The Natural History of Desire

South African Journal of Philosophy 34 (3):304-313 (2015)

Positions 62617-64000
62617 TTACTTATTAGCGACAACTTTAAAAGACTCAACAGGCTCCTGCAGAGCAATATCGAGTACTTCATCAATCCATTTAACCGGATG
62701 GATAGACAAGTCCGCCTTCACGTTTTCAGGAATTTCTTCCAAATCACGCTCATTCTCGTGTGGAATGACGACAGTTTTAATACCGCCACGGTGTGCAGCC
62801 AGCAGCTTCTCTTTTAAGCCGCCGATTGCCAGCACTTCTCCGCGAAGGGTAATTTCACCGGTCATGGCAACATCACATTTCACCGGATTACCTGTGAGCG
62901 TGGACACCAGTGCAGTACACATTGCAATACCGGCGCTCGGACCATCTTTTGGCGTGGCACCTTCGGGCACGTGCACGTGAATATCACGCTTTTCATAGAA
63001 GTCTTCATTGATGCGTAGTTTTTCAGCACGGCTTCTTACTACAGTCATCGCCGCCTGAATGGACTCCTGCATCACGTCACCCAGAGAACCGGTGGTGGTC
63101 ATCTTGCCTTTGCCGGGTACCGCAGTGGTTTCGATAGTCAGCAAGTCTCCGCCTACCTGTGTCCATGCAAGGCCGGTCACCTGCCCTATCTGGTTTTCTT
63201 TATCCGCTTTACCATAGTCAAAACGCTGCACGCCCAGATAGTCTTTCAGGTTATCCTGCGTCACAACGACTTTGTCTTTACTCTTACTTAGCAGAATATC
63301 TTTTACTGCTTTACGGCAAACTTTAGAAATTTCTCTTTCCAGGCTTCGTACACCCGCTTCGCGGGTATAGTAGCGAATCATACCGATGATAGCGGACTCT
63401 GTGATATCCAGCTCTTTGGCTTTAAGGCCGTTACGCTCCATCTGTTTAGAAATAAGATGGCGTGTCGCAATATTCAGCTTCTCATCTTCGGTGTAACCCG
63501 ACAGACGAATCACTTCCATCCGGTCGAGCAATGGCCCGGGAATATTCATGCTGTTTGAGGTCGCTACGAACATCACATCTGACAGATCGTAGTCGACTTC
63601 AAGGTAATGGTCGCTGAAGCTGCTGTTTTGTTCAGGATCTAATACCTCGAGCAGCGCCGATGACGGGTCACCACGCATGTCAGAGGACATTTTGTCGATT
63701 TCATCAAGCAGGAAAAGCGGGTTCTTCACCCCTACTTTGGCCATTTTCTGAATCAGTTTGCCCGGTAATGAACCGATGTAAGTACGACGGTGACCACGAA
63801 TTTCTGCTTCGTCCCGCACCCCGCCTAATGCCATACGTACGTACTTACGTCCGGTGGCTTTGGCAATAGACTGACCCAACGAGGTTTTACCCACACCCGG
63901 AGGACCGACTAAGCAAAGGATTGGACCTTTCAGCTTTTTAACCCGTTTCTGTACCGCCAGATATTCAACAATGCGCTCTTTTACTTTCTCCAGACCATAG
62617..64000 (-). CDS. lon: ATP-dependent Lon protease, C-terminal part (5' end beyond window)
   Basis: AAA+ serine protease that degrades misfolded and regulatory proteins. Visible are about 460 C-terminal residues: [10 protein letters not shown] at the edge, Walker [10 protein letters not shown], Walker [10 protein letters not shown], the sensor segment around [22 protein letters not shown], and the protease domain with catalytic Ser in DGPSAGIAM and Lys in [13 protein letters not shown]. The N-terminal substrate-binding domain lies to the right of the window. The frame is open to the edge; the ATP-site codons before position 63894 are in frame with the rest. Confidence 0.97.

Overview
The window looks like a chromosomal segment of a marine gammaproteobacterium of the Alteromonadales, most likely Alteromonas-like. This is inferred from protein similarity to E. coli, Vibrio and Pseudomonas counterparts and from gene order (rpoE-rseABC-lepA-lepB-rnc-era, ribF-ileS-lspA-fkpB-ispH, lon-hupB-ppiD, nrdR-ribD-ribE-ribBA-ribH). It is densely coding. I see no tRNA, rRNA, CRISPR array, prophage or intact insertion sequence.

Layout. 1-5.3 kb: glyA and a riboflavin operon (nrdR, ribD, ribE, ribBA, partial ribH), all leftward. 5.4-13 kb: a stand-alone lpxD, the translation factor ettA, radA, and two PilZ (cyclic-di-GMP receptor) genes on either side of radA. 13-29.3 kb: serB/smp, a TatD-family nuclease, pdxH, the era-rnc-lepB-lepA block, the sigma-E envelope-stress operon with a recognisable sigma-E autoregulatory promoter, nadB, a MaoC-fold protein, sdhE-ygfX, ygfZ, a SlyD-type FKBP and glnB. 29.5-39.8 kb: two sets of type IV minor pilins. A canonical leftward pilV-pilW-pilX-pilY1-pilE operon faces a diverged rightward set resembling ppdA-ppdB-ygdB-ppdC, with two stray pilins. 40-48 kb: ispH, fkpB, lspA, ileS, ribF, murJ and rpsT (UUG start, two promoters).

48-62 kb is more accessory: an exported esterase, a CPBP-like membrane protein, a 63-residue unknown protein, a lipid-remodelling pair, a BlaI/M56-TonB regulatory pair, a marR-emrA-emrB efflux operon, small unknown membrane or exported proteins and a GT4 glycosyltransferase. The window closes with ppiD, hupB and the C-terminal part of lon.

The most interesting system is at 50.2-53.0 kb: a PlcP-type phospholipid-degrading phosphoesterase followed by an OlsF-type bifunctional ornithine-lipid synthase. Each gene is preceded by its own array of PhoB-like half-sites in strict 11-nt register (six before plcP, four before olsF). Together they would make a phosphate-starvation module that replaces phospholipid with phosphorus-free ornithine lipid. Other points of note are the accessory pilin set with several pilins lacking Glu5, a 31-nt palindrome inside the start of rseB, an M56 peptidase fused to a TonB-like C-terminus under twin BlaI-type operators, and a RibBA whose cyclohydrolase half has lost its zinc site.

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Sterelny (2003) develops an idealised natural history of folk-psychological kinds. He argues that belief-like states are natural elaborations of simpler control systems, called detection systems, which map directly from environmental cue to response. Belief-like states exhibit robust tracking (sensitivity to multiple environmental states), and response breadth (occasioning a wider range of behaviours). The development of robust tracking and response-breadth depend partly on properties of the informational environment. In a transparent environment the functional relevance of states of the world is directly detectable. Outside transparent environments, selection can favour decoupled representations. Sterelny maintains that these arguments do not generalise to desire. Unlike the external environment, the internal processes of an organism, he argues, are selected for transparency. Parts of a single organism gain nothing from deceiving one another, but gain significantly from accurate signalling of their states and needs. Key conditions favouring the development of belief-like states are therefore absent in the case of desires. Here I argue that Sterelny’s reasons for saying that his treatment of belief does not generalise to motivation (desires, or preferences) are insufficient. There are limits to the transparency that internal environments can achieve. Even if there were not, tracking the motivational salience of external states suggests possible gains for systematic tracking of outcome values in any system in which selection has driven the production of belief-like states.
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